Coal still accounts for 55 percent of India's energy mix, but hydro supplies 26 percent. That's an unusually high proportion -- China, for all the publicity about Three Gorges, generates only about 7 percent of its power from dams -- and India's climate plan assumes that hydro will continue to expand steadily. The plan also speaks at some length about the potential for large-scale solar power, since most of the country has clear, sunny skies for 250 to 300 days a year. But solar is expensive, and hydro, despite the huge economic and environmental cost of dams, remains the cheapest of all conventional energy sources.
On the other side of Rishikesh, a few miles upstream, an intense young woman named Priya Patel sat cross-legged in the garden of an ashram and showed me a map of the headwaters of the Ganga. Small rectangular symbols marked the site of proposed hydroelectric projects. Patel is the unofficial leader of the Ganga Ahvaan, a campaign to stop them.
There is already one colossal dam on the upper river at Tehri, which came into operation in 2006 and produces about 2,400 megawatts. (By way of comparison, the Hoover Dam generates about 2,000 megawatts, and Tehri is about 100 feet higher.) The new dams, impoundments, and diversion tunnels on Patel's map would add another 5,000 megawatts to the mix. I counted about two dozen new sites, more or less equally divided between the Bhagirathi and the Alaknanda, the two rivers that come together to form the main stem of the Ganga at the small town of Devaprayag. Patel said that the first of these structures, the 380-megawatt Bhaironghati I, would be built just eight or nine miles below the Gangotri glacier, where the Bhagirathi originates in an ice cave. The diversion tunnels and proposed minimum flows would dry up miles of riverbed, she said, and to make matters worse, all these massive engineering works were being planned in one of the highest-risk earthquake zones in the world. When a 6.6-magnitude quake hit the Bhagirathi valley in 1991, the greatest number of casualties occurred in a village that sits on top of one of the new tunnels.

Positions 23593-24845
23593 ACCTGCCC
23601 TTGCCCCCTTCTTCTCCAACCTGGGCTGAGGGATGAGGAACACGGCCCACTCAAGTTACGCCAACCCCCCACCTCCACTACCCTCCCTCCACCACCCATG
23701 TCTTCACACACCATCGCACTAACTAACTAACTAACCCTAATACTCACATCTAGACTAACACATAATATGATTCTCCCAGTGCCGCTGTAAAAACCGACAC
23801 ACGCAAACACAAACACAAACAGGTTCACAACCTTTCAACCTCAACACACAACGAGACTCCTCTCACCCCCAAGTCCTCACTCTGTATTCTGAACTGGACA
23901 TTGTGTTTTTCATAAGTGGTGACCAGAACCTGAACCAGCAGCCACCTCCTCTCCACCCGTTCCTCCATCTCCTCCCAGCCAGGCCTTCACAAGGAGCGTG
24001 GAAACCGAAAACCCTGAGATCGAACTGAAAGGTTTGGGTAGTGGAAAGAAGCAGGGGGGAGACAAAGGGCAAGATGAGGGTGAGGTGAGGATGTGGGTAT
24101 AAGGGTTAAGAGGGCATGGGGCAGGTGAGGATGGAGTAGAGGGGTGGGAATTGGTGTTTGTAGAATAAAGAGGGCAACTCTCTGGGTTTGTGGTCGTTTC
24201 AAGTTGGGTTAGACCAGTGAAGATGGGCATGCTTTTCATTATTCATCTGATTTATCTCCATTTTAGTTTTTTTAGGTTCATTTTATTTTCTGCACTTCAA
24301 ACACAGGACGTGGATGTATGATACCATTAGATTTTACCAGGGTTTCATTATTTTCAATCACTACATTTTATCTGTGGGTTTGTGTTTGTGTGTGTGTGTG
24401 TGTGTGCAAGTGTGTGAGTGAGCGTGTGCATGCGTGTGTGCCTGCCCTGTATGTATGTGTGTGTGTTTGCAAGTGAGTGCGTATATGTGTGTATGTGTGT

"But surely they must have done an environmental impact assessment?" I asked.
She smiled without humor, and enumerated some of the assurances that had been given by the National Thermal Power Corporation, including one that promised that "no historical, religious, or cultural monuments" would be affected by the dams. Of course, the Ganga itself is the sacred core of India's national identity, but the irony of this seemed to have escaped the government.